This is the first of a series of ten full-scale designs (known as cartoons) for tapestries that Pope Leo X commissioned from Raphael for the Sistine chapel in Rome. The cycle, titled the Acts of the Apostles, recounts scenes from the lives of Saints Peter and Paul, known as the ‘Princes of the Apostles’. Peter is also traditionally regarded as the first Pope, whose authority has descended to each of his papal successors as the head of the Catholic Church.
The Miraculous Draught of Fishes is a rare subject in art and yet became one of the most famous works created by the master. In this complex composition, Raphael shows the event as a moment of revelation, translating the surprise and submission of the future apostles of Christ into visual form by displaying a wide range of contrasting gestures and expressions. The scene relies entirely on a succession of counterbalancing motions which describe the gradual internalization and understanding of the miraculous event by the fishermen.
Here the miracle is represented at the far right of the composition where James and John are absorbed in pulling up their huge catch into their boat. In a second boat on the left of the composition, Andrew—shown in green—throws his arms out to suggest his amazement but perhaps also his disbelief, while Peter kneels humbly at Jesus’s feet at the left, in recognition of his power and in confession of his own unworthiness (Luke 5:8).
Jesus appears as the fulcrum of the whole composition in his slightly elevated position at far left, his calm attitude contrasting with the movement of the rest of the figures. Zebedee, assuming the pose of an ancient river god at far right, balances the figure of Christ opposite him.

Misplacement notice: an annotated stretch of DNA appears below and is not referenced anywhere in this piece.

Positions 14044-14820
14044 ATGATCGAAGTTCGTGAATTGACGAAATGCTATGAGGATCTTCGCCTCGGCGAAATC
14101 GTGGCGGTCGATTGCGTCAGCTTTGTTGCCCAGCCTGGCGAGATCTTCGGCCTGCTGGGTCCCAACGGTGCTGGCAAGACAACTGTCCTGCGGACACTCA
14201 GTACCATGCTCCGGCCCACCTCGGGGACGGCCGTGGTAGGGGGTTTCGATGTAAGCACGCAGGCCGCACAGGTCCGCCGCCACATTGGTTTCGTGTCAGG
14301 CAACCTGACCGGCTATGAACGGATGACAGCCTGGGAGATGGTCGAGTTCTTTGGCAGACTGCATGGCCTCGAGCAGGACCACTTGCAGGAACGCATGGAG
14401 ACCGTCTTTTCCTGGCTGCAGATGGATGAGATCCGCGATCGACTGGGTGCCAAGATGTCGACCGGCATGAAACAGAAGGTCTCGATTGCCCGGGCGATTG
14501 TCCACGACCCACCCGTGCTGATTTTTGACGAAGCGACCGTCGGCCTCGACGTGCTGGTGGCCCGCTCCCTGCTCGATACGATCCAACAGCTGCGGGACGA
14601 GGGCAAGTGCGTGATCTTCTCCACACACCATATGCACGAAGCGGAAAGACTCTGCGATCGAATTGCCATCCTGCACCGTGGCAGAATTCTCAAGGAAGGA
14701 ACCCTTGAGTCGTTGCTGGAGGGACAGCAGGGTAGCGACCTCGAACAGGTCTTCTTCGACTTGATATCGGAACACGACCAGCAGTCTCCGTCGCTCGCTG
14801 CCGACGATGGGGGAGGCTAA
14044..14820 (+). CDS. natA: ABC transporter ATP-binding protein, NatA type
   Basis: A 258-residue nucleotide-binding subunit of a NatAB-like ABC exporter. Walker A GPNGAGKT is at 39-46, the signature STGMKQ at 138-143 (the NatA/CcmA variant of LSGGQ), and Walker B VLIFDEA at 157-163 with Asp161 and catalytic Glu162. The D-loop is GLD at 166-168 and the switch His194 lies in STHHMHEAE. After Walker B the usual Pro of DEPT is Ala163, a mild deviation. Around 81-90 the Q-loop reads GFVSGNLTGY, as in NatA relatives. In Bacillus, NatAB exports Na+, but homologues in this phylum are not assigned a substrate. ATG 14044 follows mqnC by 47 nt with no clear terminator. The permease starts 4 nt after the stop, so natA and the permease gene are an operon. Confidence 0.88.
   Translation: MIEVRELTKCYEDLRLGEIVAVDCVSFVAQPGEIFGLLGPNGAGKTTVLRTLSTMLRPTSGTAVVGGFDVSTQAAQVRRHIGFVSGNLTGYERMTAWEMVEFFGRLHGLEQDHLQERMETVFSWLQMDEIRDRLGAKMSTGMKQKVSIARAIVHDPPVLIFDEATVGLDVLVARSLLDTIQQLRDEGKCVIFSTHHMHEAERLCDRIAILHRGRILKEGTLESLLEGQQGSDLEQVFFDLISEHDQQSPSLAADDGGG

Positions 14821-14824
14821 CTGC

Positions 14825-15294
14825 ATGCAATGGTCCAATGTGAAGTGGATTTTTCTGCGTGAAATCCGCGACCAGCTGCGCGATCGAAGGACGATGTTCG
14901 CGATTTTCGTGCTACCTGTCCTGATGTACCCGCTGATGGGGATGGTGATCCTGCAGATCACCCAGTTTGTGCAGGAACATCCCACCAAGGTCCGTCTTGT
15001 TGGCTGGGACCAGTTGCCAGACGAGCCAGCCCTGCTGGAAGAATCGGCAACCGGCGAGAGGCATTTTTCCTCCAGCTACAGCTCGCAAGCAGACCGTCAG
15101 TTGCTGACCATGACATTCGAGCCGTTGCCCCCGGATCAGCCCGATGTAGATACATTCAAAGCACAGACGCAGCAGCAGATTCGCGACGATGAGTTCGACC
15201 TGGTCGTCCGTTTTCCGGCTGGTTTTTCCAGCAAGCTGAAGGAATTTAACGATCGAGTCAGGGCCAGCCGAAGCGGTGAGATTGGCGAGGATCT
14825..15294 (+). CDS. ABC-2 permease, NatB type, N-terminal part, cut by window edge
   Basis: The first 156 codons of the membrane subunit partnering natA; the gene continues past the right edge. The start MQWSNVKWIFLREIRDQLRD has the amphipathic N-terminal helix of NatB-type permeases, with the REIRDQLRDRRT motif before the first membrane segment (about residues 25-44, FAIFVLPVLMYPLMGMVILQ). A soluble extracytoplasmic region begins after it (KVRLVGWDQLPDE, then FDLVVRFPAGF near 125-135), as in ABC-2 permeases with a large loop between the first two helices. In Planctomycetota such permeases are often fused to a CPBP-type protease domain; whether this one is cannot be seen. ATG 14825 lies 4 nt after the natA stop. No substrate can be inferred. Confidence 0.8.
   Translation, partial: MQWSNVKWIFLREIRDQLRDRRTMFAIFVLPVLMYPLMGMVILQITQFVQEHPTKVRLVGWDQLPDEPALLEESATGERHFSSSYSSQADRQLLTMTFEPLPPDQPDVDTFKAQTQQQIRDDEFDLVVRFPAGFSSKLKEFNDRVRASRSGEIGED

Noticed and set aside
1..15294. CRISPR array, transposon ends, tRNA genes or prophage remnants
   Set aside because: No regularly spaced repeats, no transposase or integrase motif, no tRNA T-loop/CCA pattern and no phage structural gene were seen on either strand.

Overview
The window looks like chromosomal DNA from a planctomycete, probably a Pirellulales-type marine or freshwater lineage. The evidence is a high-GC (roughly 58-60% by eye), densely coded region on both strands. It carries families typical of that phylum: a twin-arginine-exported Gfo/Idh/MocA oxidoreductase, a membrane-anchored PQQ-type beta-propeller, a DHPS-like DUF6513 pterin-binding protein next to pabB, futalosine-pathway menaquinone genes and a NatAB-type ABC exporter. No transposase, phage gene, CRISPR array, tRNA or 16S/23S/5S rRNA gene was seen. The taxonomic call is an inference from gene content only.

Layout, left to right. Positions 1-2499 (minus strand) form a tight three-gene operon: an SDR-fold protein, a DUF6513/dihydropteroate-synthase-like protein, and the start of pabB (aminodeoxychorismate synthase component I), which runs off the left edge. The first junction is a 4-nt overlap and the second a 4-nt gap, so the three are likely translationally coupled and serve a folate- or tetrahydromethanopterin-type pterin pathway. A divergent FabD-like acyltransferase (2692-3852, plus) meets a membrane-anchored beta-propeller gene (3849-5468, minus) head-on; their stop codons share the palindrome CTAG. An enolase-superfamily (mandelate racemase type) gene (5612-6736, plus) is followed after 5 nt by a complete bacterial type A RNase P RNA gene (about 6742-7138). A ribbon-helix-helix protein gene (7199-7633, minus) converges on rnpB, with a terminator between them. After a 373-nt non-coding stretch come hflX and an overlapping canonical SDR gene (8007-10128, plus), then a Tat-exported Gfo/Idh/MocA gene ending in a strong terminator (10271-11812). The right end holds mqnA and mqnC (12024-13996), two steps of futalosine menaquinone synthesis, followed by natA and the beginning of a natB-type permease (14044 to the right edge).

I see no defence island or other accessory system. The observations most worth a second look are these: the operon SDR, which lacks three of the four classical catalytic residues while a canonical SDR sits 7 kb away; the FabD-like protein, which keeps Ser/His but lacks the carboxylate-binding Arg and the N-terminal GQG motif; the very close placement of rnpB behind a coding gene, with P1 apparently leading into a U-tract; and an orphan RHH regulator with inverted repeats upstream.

More traditionally, we might expect the narrative and composition to be oriented from left to right making this appear unusual. However, Raphael had anticipated that his design would be reversed through the weaving process as low-warp looms typically produce a mirror image, just like engraving does, placing Jesus in the position of honour at the right.
There is something unintentionally apposite about this, for this whole biblical episode is one of reversals, as a night of no fish becomes a day of groaning nets, and fishermen are commissioned as Christ’s special emissaries.
Shearman, John. 1972. Raphael Cartoons in the Collection of Her Majesty: The Queen and the Tapestries for the Sistine Chapel (London: Phaidon), pp. 50–51
5 While the people pressed upon him to hear the word of God, he was standing by the lake of Gennesʹaret. 2And he saw two boats by the lake; but the fishermen had gone out of them and were washing their nets. 3Getting into one of the boats, which was Simon’s, he asked him to put out a little from the land. And he sat down and taught the people from the boat. 4And when he had ceased speaking, he said to Simon, “Put out into the deep and let down your nets for a catch.” 5And Simon answered, “Master, we toiled all night and took nothing! But at your word I will let down the nets.” 6And when they had done this, they enclosed a great shoal of fish; and as their nets were breaking, 7they beckoned to their partners in the other boat to come and help them. And they came and filled both the boats, so that they began to sink. 8But when Simon Peter saw it, he fell down at Jesus’ knees, saying, “Depart from me, for I am a sinful man, O Lord.” 9For he was astonished, and all that were with him, at the catch of fish which they had taken; 10and so also were James and John, sons of Zebʹedee, who were partners with Simon. And Jesus said to Simon, “Do not be afraid; henceforth you will be catching men.” 11And when they had brought their boats to land, they left everything and followed him.